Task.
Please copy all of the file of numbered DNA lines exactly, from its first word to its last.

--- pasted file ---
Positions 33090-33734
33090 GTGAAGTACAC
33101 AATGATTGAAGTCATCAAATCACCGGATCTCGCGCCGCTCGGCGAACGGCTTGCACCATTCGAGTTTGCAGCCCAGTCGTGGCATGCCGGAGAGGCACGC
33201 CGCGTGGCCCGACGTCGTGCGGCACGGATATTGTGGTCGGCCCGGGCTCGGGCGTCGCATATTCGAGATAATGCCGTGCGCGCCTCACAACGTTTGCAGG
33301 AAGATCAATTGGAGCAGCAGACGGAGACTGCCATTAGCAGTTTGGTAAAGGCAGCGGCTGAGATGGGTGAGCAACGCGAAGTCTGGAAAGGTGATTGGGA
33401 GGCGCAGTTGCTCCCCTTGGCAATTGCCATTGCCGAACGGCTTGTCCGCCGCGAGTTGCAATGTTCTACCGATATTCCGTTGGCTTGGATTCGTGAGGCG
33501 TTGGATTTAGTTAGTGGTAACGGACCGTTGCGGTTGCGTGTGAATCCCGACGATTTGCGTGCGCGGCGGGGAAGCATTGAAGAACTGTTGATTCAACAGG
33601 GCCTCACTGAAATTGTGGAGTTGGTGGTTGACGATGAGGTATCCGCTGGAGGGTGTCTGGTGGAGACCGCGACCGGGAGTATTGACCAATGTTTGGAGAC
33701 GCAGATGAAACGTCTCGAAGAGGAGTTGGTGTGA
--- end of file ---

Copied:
Positions 33090-33734
33090 GTGAAGTACAC
33101 AATGATTGAAGTCATCAAATCACCGGATCTCGCGCCGCTCGGCGAACGGCTTGCACCATTCGAGTTTGCAGCCCAGTCGTGGCATGCCGGAGAGGCACGC
33201 CGCGTGGCCCGACGTCGTGCGGCACGGATATTGTGGTCGGCCCGGGCTCGGGCGTCGCATATTCGAGATAATGCCGTGCGCGCCTCACAACGTTTGCAGG
33301 AAGATCAATTGGAGCAGCAGACGGAGACTGCCATTAGCAGTTTGGTAAAGGCAGCGGCTGAGATGGGTGAGCAACGCGAAGTCTGGAAAGGTGATTGGGA
33401 GGCGCAGTTGCTCCCCTTGGCAATTGCCATTGCCGAACGGCTTGTCCGCCGCGAGTTGCAATGTTCTACCGATATTCCGTTGGCTTGGATTCGTGAGGCG
33501 TTGGATTTAGTTAGTGGTAACGGACCGTTGCGGTTGCGTGTGAATCCCGACGATTTGCGTGCGCGGCGGGGAAGCATTGAAGAACTGTTGATTCAACAGG
33601 GCCTCACTGAAATTGTGGAGTTGGTGGTTGACGATGAGGTATCCGCTGGAGGGTGTCTGGTGGAGACCGCGACCGGGAGTATTGACCAATGTTTGGAGAC
33701 GCAGATGAAACGTCTCGAAGAGGAGTTGGTGTGA